I don't think it's correct to categorize the Indian English version of "who all" as a pronoun. At minimum, there is no analogy to "you all", since that isn't a lexical item in any variety of Indian English I've heard (though the sequence "you all" obviously still exists in contexts like "Are you all going to the movies?"). I don't have the linguistic vocabulary to accurately describe what's going on in "who all are going to the movies", but the "all" is sort of a "modifier" here; "who all" doesn't strike me as a discrete lexical item.

Those of you unfamiliar with Indian English may be surprised to learn that "all" can also modify other interrogatives, which is something that I don't believe is a feature of southern US English. For example:

What all did you have for dinner? (fairly common)

Where all did you go on your vacation? (rarer, but still used)

I'm not sure whether I've personally heard "when all", "how all", or "why all", but a quick bit of googling for constructions like "why all are you" does reveal a fair bit of Indian English that uses these other interrogatives with "all" as a modifier.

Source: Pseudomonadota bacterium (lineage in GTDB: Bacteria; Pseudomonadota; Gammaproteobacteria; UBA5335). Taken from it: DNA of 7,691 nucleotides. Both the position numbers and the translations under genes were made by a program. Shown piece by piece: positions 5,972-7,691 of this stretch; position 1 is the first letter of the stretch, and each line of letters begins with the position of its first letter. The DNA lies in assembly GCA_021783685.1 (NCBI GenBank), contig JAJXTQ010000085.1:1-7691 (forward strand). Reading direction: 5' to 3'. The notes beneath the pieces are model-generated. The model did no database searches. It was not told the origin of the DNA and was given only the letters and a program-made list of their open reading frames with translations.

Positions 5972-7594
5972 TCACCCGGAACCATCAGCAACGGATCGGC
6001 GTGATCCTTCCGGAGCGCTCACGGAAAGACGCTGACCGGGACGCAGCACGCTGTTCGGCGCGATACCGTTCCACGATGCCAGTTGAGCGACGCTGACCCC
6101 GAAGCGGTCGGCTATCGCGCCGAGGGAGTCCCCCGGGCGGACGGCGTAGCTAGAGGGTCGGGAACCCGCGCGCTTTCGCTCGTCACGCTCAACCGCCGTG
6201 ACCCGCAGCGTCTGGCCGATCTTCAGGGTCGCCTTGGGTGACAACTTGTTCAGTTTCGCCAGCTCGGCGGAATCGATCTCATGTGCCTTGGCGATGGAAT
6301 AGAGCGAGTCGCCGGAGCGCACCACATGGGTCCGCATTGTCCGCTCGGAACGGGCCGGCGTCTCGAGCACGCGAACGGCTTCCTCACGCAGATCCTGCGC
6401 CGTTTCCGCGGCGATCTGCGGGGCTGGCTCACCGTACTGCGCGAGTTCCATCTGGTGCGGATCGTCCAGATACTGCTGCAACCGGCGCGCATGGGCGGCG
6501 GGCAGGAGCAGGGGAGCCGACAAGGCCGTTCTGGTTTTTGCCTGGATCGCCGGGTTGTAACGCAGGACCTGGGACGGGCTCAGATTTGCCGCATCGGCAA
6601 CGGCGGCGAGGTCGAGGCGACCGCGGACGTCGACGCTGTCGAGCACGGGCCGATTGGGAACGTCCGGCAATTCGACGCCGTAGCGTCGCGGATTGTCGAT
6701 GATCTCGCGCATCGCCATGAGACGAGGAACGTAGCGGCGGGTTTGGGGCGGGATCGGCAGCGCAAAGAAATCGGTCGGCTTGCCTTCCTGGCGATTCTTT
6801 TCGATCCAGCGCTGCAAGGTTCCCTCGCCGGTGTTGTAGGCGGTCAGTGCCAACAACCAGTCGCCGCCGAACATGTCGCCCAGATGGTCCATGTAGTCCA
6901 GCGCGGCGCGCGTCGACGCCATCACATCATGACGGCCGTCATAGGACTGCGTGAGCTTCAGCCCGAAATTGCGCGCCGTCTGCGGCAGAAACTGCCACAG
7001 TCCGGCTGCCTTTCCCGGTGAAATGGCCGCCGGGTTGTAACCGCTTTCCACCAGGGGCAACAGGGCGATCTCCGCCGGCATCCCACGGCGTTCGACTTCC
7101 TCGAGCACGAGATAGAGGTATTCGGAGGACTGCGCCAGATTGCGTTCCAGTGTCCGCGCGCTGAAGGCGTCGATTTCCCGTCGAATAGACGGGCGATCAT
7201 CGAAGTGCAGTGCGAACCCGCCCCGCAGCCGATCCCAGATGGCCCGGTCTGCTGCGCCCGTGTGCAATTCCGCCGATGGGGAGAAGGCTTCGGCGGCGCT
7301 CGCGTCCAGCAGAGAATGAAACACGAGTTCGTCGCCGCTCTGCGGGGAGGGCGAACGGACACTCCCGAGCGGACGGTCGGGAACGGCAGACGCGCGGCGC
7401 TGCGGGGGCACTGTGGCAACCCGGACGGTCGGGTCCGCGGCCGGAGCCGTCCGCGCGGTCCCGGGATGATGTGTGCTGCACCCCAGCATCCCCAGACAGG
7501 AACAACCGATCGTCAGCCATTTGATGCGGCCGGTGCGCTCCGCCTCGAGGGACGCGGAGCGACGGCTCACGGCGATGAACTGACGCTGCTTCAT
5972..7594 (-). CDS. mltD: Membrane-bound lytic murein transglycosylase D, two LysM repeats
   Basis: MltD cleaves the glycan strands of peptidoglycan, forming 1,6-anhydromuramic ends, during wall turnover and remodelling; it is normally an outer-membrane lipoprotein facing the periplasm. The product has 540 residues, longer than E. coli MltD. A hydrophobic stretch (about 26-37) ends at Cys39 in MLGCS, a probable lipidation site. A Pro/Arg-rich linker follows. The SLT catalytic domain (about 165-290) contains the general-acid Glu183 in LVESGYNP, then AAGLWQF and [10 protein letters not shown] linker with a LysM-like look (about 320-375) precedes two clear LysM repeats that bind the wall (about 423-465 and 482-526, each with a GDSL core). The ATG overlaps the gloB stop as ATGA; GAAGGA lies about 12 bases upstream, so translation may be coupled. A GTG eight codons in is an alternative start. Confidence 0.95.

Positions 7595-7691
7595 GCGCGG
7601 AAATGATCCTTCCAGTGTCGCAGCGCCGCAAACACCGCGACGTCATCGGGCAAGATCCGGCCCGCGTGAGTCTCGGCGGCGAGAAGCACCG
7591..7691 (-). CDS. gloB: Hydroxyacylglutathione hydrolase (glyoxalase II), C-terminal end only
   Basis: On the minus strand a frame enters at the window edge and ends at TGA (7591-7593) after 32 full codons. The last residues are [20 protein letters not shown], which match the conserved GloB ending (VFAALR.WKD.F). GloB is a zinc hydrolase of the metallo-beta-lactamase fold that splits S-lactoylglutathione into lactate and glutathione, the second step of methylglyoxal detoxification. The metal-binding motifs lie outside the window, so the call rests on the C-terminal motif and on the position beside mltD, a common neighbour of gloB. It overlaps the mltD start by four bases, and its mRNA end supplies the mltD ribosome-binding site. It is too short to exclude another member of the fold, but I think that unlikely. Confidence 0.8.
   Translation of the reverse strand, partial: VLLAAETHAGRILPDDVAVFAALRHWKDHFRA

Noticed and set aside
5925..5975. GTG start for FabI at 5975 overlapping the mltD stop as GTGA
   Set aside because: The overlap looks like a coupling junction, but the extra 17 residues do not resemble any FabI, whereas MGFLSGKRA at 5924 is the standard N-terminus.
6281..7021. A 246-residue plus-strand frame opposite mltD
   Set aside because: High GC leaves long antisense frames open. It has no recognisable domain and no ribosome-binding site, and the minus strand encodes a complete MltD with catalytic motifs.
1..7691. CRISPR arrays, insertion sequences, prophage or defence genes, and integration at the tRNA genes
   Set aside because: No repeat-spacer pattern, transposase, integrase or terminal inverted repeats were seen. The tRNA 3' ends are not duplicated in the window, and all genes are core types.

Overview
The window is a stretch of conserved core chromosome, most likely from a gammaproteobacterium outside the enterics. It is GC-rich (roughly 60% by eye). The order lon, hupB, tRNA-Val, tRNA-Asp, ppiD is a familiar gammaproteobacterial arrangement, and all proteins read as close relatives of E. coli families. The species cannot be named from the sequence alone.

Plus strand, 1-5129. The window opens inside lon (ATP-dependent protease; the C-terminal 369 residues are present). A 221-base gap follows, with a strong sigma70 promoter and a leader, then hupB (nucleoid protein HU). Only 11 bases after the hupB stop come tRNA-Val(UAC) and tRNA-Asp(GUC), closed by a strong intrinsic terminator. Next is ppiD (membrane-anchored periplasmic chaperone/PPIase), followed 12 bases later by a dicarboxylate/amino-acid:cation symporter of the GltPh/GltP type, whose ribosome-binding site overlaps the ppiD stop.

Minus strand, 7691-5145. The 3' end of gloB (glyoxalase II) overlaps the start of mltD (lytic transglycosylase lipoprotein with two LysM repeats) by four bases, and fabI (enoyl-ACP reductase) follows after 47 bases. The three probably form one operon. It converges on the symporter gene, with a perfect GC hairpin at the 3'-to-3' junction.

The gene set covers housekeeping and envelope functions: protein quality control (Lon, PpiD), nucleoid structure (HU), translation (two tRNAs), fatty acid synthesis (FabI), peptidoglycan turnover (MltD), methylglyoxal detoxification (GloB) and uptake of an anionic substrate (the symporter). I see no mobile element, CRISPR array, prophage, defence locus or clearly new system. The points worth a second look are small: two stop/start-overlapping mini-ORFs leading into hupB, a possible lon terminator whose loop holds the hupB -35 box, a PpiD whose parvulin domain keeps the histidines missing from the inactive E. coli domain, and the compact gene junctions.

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We can use all as a modifier in Southern US English in those situations. What all, where all, who all, who all's (for plural of whose), when all all (sorry, haha, couldn't resist) are in common use. I don't think, at least, I use how all or why all nor are they in common usage, but searching online for examples of it, they don't phase me in the slightest. –  guifa Jun 9 at 5:08

Yes the usage of 'who all' and 'you all' seem to be more of a direct translation from one's vernacular to English as far as Indian English is concerned. I state so as far as from what I have read so far I have never come across such a usage by any good authors. So it does seem to me that it is not a part of the formal English that is spoken or written.

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I think that interpreting "who all" as if it were dominated by the word all instead of by the word who misunderstands how the word is used in regional U.S. parlance. Presented with the question